From California Watch
Mendocino County’s ambitious effort to regulate marijuana production – the first of its kind in California and the nation – is facing growing uncertainty following new threats of legal action by federal prosecutors.
The controversial program, which began two years ago, authorizes growers to cultivate up to 99 marijuana plants, provided they follow local and state medical marijuana rules, pay thousands of dollars in fees to the county and submit to inspections by sheriff’s deputies.
The program has proven popular with growers seeking a safe harbor – nearly 100 registered for last fall’s harvest – and county officials assert that drawing a bright line between legal and illegal marijuana growing benefits the safety of the wider public.
“We’re trying to bring order from chaos,” County Supervisor John McCowen said in a 2011 interview. McCowen earlier had sought to ban marijuana cultivation, but soon realized it was a losing proposition in a county where pot – legal and illegal – is widely seen as the biggest cash crop.
But just as the program has gained local acceptance, it’s facing growing pressure from federal law enforcement.
In October, DEA agents raided a farm near Ukiah owned by Matthew Cohen, a well-known medical marijuana grower who helped draft the county’s cultivation ordinance.
The agents destroyed dozens of marijuana plants and seized permits and other documents issued by county officials. According to Cohen, one agent involved in the raid said Mendocino County Sheriff Tom Allman deserved jail time for cooperating with growers.
Last week, federal prosecutors stepped up the pressure further by informing Mendocino officials that the program was in violation of federal drug laws and that the county faced litigation and other enforcement actions if it continued, according to drug enforcement officials.
“They told the county to shut the program down,” said one official who was briefed on the matter. The official said Melinda Haag, U.S. attorney for California’s Northern District, gave the county two weeks to take action.
A spokesman for Haag declined to comment.
At an Oct. 7 press conference announcing a statewide pushback on California’s marijuana industry, Haag raised concerns about cities and counties that were “licensing and ostensibly authorizing the commercial and very profitable cultivation and distribution of marijuana.”
“In our view, these licensing schemes are inconsistent with federal law,” she said.
Haag stopped short of threatening to prosecute local officials who authorize marijuana cultivation, but federal prosecutors in other states have warned that anyone who facilitates commercial pot production –including elected officials – risked possible criminal penalties.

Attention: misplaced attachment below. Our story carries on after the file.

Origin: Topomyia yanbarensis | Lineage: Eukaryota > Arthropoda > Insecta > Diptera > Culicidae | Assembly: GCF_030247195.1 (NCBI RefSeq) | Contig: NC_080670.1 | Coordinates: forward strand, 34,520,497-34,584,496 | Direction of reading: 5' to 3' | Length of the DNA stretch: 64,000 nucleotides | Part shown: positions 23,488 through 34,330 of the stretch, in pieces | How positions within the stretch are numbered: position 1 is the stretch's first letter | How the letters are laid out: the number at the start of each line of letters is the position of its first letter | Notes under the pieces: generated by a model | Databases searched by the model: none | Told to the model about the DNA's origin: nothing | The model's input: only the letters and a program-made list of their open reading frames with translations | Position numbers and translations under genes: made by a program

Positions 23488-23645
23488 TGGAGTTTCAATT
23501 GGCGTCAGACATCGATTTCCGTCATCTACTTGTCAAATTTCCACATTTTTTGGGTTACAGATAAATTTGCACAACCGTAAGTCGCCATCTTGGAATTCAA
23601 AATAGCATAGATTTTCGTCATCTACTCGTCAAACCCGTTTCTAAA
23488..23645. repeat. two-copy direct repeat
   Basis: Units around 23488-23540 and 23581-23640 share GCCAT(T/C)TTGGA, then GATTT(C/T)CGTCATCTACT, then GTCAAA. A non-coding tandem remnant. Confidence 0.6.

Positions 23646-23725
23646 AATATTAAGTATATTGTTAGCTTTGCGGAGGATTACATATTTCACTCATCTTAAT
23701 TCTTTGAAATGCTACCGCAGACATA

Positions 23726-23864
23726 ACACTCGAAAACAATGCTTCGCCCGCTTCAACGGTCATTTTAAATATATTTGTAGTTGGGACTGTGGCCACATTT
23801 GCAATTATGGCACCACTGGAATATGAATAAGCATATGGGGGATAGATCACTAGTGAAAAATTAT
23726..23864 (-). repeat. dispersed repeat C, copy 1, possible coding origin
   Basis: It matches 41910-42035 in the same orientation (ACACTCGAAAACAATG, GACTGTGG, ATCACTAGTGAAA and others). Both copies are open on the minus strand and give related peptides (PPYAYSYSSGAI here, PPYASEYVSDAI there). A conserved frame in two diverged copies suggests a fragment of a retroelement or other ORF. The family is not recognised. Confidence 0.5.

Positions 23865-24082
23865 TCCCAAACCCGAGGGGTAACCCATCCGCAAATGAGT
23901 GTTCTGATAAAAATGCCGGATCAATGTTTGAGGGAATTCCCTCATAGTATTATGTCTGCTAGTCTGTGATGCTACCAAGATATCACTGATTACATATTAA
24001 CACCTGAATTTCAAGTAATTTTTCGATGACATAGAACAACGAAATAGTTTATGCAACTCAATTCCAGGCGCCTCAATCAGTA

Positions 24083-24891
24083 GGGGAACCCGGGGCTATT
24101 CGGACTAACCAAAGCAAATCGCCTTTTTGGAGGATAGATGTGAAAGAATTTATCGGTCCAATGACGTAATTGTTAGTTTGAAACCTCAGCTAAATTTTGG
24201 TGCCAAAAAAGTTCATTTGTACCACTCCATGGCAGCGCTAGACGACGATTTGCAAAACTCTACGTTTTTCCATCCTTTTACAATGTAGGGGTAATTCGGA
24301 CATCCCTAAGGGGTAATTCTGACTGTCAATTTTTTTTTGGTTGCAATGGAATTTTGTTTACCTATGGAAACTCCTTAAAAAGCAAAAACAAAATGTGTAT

Mendocino County officials, who were expected to discuss the matter during yesterday’s Board of Supervisors meeting, declined to answer questions about the new warnings from the U.S. Justice Department. According to an agenda posted on Mendocino County’s website, the board met in closed session with legal counsel Jeanine Nadel to discuss “significant exposure to litigation.”
“As of this moment, no decision has been made to suspend the program,” McCowen said following yesterday’s meeting.
Nadel did not return phone calls, but in an interview last month, she pointed to a recent court case that raised questions about the future of the county’s program.
In Pack v. Long Beach, the state Court of Appeals ruled that authorizing marijuana production or distribution through a permit program placed a local government in violation of federal law.
Medical marijuana advocates have asked the California Supreme Court to review the decision, but so far, judges have not decided whether to hear the case. If the ruling stands, legal experts say it could force many medical marijuana operators out of business and spur Mendocino to stop regulating medical marijuana production.
“If the Pack decision stands, I think we would have issue with our permitting procedure,” Nadel told SF Weekly. Allman, Mendocino’s sheriff, said that his office has no pending permit applications but that they usually arrive closer to the start of the growing season in April.
At the October press conference, Haag expressed hope that the Pack decision would draw local governments into closer compliance with the federal Controlled Substances Act.
“My guess is that there are many cities and counties around the state right now that are analyzing the Pack decision,” she said. “And they will hopefully be making some changes as a result.”
Michael Montgomery is an investigative journalist for KQED News and California Watch.